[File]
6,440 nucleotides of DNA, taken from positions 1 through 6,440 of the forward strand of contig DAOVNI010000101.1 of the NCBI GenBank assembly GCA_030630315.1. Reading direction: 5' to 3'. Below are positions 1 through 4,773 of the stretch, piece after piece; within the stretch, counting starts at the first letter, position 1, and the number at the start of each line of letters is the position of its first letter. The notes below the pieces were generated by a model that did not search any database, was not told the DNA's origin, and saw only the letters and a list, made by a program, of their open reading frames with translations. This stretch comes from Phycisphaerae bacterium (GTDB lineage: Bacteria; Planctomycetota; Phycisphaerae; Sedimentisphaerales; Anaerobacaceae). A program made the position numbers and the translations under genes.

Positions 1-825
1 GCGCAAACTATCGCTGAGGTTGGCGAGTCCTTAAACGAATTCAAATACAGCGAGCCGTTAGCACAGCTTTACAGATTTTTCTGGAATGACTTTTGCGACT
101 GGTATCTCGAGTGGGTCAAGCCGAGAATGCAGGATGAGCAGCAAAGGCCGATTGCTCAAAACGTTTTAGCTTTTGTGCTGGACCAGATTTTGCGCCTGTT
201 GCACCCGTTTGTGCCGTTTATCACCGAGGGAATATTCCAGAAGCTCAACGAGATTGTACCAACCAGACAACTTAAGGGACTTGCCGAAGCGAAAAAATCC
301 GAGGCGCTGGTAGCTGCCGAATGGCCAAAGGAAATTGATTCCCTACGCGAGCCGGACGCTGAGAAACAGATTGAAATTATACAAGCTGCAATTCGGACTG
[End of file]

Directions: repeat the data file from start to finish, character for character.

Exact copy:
6,440 nucleotides of DNA, taken from positions 1 through 6,440 of the forward strand of contig DAOVNI010000101.1 of the NCBI GenBank assembly GCA_030630315.1. Reading direction: 5' to 3'. Below are positions 1 through 4,773 of the stretch, piece after piece; within the stretch, counting starts at the first letter, position 1, and the number at the start of each line of letters is the position of its first letter. The notes below the pieces were generated by a model that did not search any database, was not told the DNA's origin, and saw only the letters and a list, made by a program, of their open reading frames with translations. This stretch comes from Phycisphaerae bacterium (GTDB lineage: Bacteria; Planctomycetota; Phycisphaerae; Sedimentisphaerales; Anaerobacaceae). A program made the position numbers and the translations under genes.

Positions 1-825
1 GCGCAAACTATCGCTGAGGTTGGCGAGTCCTTAAACGAATTCAAATACAGCGAGCCGTTAGCACAGCTTTACAGATTTTTCTGGAATGACTTTTGCGACT
101 GGTATCTCGAGTGGGTCAAGCCGAGAATGCAGGATGAGCAGCAAAGGCCGATTGCTCAAAACGTTTTAGCTTTTGTGCTGGACCAGATTTTGCGCCTGTT
201 GCACCCGTTTGTGCCGTTTATCACCGAGGGAATATTCCAGAAGCTCAACGAGATTGTACCAACCAGACAACTTAAGGGACTTGCCGAAGCGAAAAAATCC
301 GAGGCGCTGGTAGCTGCCGAATGGCCAAAGGAAATTGATTCCCTACGCGAGCCGGACGCTGAGAAACAGATTGAAATTATACAAGCTGCAATTCGGACTG